On Wednesday, January 28 members of congress and several advocacy groups came together to unveil the introduction of the Homeless Children and Youth. Act of 2015.  The legislation would amend federal housing law to change the definition of homeless youth to align with other federal programs such as the Runaway and Homeless youth Act, the McKinney-Vento Act and the Violence Against Women Act (VOWA).  By clarifying how homeless youth are defined under federal housing law it would provide greater access to public housing for potentially more than 1 million young people who are now surviving through various homeless arrangements.

The bipartisan and bicameral legislation (HR 576/S 256) is being sponsored by Congressman Steve Stivers (R-OH) and Congressman Dave Loebsack (D-IA) and in the Senate by Senator Rob Portman (R-OH) and Dianne Feinstein (D-CA). Loebsack opened the briefing with comments on how significant the legislation was and how wide spread the problem is throughout the country in both urban and rural centers.

The bill would give local housing authorities greater authority and discretion to cover young people and would not mandate an expansion but create the ability to extend housing to some young people who don’t currently meet the definition of “homeless.”  Young people who “couch-surf” or live in temporary accommodations do not meet the definition of homeless.  Couch-surfing is a term applied to a young person who may be finding housing by staying days at a time at the house of a friend or family member using a couch as a temporary reprieve until they move to the next arrangement. They do not meet the homeless definition if they were staying in temporary cheap hotel rooms.  These same young people could qualify if they moved to a potentially dangerous adult homeless shelter or lived on the street.

At the bill introduction, Cynthia Fernan from Columbus, Ohio gave perspective as a homeless youth who is going to school.  She talked about her experiences being homeless at the age of 16 attending a school designed to assist high-risk young people (16 to 23).  She has been told that more than half of the young people attending the school are considered couch surfers. Other speakers included Stephanie Van Housen, a homeless student liaison (under the McKinney-Vento Act) in Iowa city community school district.  She monitors and assists students who are considered homeless children and youth.  In her comments she detailed the challenges of one of her current student who is 18 and just getting by with the numerous challenges any homeless child faces while trying to maintain an education.  She detailed his struggles as a young student who would be helped by the change in law.  Karen Gruneisen, San Francisco, Episcopal Community Services, described some of the support services in the city of San Francisco and highlighted some of the risks that young people face if they are forced to meet the homeless definition by living on the street or living in small hotels.  She described some of the dangers that may exist in such hotels which sometimes include on-going criminal activities including prostitution, drug trafficking and may include dangerous populations of adults including registered sex offenders.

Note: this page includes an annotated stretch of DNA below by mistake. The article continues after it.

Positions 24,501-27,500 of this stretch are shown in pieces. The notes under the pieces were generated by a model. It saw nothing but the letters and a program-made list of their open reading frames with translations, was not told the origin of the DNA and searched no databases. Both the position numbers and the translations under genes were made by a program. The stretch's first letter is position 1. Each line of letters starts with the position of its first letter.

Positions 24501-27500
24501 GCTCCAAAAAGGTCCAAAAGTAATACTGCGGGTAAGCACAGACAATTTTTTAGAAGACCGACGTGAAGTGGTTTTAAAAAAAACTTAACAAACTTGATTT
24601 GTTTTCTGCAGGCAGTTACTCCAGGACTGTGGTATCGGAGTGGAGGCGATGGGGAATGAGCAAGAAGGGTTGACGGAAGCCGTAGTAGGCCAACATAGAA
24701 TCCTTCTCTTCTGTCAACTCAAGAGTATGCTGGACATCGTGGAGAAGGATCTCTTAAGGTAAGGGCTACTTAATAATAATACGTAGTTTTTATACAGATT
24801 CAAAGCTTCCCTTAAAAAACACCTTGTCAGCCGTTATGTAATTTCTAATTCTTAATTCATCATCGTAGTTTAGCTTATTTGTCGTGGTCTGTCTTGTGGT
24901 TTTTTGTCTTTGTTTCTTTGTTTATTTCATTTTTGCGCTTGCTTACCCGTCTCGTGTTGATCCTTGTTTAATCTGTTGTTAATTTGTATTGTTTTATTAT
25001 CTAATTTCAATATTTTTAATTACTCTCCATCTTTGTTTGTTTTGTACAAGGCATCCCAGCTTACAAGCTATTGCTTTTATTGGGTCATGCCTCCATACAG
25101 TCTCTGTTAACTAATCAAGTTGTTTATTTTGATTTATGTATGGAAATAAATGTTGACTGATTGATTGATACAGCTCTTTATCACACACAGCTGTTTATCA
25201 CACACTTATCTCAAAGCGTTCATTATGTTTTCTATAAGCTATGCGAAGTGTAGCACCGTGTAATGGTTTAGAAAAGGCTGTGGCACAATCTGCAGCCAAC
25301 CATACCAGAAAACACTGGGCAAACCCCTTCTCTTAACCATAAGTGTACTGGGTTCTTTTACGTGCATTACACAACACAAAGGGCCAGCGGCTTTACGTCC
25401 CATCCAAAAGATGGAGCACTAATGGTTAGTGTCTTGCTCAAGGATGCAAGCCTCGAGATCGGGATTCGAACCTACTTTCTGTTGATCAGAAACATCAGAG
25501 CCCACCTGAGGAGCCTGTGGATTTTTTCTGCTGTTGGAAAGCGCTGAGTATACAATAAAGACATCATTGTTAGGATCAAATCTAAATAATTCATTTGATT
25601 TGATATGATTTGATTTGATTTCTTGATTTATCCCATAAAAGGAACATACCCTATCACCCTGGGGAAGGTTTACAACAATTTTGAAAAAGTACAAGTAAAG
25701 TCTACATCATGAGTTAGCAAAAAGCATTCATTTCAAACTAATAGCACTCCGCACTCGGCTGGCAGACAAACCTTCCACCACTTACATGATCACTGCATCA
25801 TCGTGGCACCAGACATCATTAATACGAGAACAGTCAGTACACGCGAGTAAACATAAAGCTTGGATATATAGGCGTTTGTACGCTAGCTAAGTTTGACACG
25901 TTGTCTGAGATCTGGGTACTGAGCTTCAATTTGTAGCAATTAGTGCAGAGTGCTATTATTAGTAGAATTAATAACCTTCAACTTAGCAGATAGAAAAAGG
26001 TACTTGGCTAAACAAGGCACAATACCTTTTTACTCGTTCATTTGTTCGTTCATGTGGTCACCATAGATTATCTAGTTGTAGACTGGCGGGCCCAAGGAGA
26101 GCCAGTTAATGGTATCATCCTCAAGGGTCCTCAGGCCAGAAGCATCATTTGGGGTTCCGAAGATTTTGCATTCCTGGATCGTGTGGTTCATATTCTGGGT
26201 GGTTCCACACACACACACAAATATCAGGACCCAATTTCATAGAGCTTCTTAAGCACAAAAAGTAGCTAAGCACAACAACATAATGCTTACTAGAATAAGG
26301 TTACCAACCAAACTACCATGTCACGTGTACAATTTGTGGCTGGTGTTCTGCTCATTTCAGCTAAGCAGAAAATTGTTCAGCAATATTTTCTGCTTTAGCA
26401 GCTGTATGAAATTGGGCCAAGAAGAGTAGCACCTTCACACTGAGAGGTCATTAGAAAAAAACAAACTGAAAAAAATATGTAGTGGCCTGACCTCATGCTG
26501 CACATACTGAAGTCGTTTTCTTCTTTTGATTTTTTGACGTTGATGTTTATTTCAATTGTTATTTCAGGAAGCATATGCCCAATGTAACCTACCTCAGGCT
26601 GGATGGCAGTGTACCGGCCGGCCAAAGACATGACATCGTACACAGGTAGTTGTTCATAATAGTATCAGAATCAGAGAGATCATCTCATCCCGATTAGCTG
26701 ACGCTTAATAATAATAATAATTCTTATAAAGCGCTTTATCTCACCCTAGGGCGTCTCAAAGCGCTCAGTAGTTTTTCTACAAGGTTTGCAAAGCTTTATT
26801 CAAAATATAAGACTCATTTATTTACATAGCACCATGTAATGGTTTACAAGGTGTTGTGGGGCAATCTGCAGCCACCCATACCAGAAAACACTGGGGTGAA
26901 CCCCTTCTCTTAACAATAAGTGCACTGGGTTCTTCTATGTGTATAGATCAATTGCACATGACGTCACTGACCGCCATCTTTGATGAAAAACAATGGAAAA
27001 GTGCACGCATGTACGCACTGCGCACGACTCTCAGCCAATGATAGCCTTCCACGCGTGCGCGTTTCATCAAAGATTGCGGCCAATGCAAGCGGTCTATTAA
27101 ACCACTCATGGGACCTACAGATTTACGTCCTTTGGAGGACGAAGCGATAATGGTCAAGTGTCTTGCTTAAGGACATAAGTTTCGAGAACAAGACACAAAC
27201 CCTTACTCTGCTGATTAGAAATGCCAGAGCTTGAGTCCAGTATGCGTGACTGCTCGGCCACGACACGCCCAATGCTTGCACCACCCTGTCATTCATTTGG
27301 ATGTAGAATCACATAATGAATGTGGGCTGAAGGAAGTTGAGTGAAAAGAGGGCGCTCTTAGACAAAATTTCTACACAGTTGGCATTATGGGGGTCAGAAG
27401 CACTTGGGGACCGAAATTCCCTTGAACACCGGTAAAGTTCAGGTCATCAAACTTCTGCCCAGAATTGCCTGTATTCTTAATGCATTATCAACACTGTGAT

The briefing and the bills are supported by First Focus, the National Association for Education of Homeless Children and Youth (NAEHCY) and the National Network for Youth among others.